A milling and drilling attachment is a very useful addition for the smaller lathe. The Unimat 3 attachment can be set into the ‘V’ block at the back of the lathe bed casting, or mounted on the cross-slide using the special ‘T’ bolt. Another useful accessory is a compound milling table, which turns the milling and drilling attachment into a self contained milling machine.
The column for the milling head attachment is a plain and simple round bar, which allows the head to be turned through 360 degrees. This on occasions can be quite an asset. Much of the time however, the head needs to be raised and lowered without losing the central alignment of the chuck, such as when a workpiece has been drilled with a pilot hole and is then enlarged using one or more larger drill-bits, these becoming longer as the diameter increases. As soon as the head is moved so that a longer bit can be used, the centre point is lost and the drill-bit has to be re-aligned, hopefully to the correct setting.
The guide bar
A guide to keep the head and column in alignment can easily be made. For the attachment described a length of silver-steel bar is used, together with a bracket at the top and another one at the bottom, both of which are clamped to the column. A further bracket with a hole to take the guide rod is screwed to the rear of the column part of the milling-head casting as a sliding guide.
Sometimes it may be found that, when lowering the milling-head manually onto a workpiece, one loses the grip of the milling-head, causing the drill-bit or milling cutter to fall onto the workpiece with the possibility of causing damage to the surface, or perhaps breaking the drill-bit itself.
A further addition of a feed-screw with a half-nut release will allow the head to be quickly raised or lowered, as with the original set-up. The attachment can also be lowered, with much more control, by using the feed-screw, so avoiding the sort of accident mentioned above. (Photo 1).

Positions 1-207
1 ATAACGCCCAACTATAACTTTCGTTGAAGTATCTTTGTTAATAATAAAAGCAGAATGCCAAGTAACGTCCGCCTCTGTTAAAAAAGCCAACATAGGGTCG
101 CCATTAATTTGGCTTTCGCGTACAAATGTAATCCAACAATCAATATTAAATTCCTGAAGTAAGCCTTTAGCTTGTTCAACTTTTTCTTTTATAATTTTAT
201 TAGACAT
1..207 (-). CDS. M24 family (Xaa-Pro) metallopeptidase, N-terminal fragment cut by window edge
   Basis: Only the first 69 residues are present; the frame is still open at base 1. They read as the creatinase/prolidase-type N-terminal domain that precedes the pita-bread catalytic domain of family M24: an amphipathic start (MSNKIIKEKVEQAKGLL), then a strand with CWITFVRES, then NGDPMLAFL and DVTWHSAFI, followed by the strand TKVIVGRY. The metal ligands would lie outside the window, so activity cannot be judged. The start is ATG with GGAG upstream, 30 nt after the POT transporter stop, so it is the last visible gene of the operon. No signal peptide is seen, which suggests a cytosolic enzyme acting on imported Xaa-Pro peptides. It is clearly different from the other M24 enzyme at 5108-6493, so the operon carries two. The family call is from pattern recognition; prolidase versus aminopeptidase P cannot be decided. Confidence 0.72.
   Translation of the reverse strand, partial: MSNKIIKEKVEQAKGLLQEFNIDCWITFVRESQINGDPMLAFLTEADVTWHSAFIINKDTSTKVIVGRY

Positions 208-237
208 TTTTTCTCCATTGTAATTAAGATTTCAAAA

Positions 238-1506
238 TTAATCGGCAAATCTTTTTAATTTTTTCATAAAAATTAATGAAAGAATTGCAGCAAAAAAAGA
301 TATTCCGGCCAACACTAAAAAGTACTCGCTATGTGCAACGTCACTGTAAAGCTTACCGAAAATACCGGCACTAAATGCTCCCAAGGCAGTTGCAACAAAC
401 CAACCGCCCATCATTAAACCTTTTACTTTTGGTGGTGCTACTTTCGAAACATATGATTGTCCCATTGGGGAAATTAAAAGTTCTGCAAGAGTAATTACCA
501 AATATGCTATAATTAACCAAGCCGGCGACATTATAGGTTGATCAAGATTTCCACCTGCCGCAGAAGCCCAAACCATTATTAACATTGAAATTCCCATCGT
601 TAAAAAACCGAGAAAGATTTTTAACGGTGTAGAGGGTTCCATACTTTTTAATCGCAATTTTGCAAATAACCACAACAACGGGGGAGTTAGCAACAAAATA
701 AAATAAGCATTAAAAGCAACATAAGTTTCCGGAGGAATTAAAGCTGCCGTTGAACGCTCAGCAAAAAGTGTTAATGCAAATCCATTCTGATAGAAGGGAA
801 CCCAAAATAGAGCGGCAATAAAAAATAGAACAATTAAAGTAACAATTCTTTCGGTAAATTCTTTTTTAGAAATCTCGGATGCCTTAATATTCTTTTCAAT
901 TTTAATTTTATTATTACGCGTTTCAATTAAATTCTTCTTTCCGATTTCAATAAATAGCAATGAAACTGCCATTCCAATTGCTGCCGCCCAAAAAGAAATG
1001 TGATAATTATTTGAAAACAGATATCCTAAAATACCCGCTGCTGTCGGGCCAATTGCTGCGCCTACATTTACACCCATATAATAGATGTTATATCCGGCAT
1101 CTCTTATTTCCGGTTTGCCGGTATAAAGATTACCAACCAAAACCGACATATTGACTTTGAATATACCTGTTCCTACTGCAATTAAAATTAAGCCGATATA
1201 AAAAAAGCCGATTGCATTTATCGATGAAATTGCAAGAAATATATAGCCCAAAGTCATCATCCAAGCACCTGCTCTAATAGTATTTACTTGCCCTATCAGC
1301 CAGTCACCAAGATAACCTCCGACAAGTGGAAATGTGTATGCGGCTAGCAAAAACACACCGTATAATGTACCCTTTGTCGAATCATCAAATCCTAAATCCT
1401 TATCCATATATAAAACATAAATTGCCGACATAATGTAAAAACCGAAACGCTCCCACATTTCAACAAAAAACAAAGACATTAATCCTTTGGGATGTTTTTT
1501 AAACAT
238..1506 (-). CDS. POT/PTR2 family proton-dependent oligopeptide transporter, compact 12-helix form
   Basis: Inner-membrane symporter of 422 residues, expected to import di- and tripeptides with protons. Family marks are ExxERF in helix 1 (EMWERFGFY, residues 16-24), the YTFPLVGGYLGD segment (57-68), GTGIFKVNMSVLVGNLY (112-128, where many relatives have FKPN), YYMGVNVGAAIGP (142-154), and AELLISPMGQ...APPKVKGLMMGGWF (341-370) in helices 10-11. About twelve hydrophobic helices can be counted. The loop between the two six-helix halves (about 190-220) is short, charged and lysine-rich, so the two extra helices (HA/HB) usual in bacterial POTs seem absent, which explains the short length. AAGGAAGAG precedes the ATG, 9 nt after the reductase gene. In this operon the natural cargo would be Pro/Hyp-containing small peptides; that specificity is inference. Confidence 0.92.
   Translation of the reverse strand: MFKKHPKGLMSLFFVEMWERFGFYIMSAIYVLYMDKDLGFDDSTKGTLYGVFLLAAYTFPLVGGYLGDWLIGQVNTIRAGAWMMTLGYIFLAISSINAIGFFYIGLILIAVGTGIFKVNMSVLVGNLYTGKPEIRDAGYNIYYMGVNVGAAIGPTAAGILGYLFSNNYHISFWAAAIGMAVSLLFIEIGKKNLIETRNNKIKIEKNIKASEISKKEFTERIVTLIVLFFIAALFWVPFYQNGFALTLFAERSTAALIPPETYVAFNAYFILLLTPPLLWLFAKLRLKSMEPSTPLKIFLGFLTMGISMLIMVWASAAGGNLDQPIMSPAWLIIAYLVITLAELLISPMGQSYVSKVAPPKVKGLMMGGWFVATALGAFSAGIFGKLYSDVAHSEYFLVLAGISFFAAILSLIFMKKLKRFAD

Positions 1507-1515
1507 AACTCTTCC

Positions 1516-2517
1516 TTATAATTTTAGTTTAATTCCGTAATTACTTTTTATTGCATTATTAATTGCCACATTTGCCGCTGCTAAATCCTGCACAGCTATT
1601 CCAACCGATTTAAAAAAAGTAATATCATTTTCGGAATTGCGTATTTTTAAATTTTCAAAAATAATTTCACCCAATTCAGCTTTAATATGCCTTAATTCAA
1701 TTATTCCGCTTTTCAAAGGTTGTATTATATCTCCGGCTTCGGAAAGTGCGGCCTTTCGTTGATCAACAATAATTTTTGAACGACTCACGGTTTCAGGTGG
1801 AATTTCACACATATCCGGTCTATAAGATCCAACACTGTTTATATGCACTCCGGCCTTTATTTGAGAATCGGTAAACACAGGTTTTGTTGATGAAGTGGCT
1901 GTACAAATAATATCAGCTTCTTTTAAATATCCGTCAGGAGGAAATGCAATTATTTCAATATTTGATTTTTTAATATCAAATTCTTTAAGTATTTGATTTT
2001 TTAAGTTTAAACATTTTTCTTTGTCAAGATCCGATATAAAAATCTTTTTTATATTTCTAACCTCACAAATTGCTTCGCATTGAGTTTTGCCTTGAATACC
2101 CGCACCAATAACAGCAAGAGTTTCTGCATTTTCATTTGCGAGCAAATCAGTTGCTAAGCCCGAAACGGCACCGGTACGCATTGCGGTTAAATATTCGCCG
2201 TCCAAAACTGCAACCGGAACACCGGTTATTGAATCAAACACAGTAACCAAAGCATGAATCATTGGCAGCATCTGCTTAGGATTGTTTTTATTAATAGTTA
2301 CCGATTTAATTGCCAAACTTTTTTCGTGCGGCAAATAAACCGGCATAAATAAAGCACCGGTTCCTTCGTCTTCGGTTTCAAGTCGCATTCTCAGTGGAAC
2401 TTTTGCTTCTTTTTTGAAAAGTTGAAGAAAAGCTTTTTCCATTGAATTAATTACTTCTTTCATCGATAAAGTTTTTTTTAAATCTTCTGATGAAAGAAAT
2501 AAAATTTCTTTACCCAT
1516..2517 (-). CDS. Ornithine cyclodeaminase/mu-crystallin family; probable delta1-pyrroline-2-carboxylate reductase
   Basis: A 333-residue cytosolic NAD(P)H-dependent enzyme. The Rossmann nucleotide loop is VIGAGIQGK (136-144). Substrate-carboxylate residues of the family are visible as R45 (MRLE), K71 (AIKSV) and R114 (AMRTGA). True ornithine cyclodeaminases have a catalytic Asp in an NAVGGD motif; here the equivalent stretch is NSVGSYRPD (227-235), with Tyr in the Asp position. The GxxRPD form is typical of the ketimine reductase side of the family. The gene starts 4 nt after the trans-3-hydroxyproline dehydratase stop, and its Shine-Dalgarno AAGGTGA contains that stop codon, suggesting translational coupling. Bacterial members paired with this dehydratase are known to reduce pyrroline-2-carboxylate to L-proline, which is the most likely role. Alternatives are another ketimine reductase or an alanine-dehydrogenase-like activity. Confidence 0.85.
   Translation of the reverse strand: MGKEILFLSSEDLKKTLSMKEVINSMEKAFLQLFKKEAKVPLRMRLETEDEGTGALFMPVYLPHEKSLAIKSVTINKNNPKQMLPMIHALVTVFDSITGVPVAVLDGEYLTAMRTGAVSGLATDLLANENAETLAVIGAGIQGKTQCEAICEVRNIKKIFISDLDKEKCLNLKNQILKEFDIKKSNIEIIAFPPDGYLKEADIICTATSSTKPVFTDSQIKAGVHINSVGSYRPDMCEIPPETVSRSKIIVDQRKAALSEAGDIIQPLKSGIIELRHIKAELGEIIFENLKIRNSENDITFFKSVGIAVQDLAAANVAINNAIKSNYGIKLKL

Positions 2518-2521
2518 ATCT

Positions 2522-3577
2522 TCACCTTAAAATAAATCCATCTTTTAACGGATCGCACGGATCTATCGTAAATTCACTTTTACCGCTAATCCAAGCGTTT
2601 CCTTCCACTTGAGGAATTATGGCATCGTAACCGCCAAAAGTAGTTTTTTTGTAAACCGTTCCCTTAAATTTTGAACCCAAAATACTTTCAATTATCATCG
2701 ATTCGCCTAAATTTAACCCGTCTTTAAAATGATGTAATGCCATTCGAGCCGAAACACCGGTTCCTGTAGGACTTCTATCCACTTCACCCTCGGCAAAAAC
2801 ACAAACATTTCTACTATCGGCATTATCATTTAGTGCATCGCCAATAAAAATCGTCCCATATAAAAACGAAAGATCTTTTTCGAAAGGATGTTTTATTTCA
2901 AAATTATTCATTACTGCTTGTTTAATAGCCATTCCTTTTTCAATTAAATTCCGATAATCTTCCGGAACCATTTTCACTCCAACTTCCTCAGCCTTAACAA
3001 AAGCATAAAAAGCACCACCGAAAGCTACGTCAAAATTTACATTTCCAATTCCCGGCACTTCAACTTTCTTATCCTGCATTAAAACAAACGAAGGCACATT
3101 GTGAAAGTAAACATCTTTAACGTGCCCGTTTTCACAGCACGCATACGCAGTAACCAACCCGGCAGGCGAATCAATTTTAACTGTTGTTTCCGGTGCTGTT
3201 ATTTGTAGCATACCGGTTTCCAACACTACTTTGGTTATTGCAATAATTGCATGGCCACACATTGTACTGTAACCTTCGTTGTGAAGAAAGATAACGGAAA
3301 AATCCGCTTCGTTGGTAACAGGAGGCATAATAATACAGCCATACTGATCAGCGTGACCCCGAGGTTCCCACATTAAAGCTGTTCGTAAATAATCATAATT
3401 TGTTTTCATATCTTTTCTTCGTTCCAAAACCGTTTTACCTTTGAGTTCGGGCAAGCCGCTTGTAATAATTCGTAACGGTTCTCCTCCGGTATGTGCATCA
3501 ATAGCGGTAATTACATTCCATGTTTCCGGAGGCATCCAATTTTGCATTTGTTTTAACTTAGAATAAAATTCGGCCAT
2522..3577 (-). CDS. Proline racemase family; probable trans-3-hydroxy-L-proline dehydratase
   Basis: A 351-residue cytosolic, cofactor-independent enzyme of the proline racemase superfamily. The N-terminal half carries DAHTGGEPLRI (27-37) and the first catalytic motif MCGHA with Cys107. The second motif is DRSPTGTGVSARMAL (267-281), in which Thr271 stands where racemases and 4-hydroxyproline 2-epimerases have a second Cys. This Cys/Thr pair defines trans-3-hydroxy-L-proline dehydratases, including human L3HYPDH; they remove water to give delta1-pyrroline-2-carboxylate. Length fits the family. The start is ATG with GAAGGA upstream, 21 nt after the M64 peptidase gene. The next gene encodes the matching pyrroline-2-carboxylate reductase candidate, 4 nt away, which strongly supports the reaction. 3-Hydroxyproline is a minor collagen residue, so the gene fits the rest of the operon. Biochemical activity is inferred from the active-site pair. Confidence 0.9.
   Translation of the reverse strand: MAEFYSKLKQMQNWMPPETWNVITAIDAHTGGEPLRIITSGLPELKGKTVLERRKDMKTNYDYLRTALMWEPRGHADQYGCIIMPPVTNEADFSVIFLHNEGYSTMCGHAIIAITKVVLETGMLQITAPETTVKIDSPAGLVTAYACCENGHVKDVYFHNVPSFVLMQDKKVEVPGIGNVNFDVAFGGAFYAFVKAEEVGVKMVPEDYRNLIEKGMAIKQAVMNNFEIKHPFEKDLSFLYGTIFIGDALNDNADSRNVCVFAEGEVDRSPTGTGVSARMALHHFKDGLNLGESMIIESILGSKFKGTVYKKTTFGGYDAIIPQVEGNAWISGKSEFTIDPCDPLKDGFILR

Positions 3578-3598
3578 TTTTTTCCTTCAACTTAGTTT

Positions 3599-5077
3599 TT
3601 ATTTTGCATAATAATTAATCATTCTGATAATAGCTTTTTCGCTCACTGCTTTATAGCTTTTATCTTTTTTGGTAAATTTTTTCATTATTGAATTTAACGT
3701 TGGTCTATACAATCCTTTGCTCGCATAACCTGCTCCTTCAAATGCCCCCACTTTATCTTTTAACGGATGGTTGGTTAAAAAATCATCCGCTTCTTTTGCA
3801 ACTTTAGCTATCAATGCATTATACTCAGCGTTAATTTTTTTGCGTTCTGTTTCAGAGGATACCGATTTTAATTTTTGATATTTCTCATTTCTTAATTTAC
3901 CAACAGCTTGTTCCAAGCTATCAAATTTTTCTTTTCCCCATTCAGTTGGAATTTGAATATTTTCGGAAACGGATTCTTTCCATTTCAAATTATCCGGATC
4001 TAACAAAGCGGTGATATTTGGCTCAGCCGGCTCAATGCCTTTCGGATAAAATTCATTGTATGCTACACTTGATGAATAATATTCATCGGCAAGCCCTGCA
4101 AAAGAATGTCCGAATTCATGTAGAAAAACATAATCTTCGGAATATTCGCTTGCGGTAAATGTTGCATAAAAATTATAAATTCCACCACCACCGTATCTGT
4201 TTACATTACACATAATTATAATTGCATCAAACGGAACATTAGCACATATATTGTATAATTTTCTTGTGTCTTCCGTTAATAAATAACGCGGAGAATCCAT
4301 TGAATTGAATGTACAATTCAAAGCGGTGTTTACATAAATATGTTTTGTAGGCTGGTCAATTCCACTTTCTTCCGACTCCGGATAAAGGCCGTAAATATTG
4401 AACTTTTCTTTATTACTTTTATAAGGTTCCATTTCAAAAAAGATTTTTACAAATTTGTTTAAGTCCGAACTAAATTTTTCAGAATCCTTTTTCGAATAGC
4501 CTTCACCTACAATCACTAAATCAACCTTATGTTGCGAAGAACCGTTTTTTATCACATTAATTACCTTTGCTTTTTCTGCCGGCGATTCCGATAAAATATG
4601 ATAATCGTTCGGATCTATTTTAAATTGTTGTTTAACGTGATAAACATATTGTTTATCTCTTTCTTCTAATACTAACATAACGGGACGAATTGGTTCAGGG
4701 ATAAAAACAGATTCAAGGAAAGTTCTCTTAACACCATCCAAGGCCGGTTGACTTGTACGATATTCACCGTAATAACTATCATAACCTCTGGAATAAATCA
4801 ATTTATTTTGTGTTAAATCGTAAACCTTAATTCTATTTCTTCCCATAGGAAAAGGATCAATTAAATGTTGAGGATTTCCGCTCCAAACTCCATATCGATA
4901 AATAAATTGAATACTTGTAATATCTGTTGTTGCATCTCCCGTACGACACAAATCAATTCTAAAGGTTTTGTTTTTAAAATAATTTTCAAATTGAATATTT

Although the feed-screw is capable of raising the head, there is a great pressure on the bearings and particularly on the half-nut, which, without a helping hand to take some of the weight of the head, would probably soon wear. On lowering the head much less force is put on the half-nut and the bearings. The intention then is to set the head using the half-nut release lever to a close setting before using the feed-screw to lower the head to the height required.
Should the need arise to turn the head in the horizontal plane, the retaining screw for the feed-screw bush can be loosened and the feed-screw and guide rod quickly removed.
The half nut
In retrospect, probably the best starting point is to make the half-nut, this being tougher material to work with. Also the two halves need to meet reasonably well before continuing further. The first thing to do is to cut the blanks for the head bracket, the slide, and the bottom plate, leaving them all slightly oversize to be trimmed later when the half-nut and guide rod bush have been fitted. Then use these as reference points when the plates are ready for trimming to size. Drill a pilot hole in each of the three blanks, at a point where the feed-screw is to be located, then after aligning the holes using the same drill, clamp the three plates together to drill and ream the pilot holes to 10mm diameter.
Cut two lengths of phosphor bronze or gunmetal, one for each half of the nut, and silver solder them on, one flush with the underside of the head bracket and the other to the half-nut slide, so that there is a protrusion, both above and below the half-nut slide. Both pieces of the half-nut should fit well enough so they don’t slip out of the right angle position when soldering. When cool, clean the top face of the head-bracket and mount it on the lathe faceplate, with the half-nut centred. Take a cleaning cut down its length to remove any excess solder fillet that may have formed. Drill and ream the half-nut to 8mm diameter. Repeat this with the half-nut slide, but this time use a drill and tap to fit the 8mm studding to be used for the feed-screw.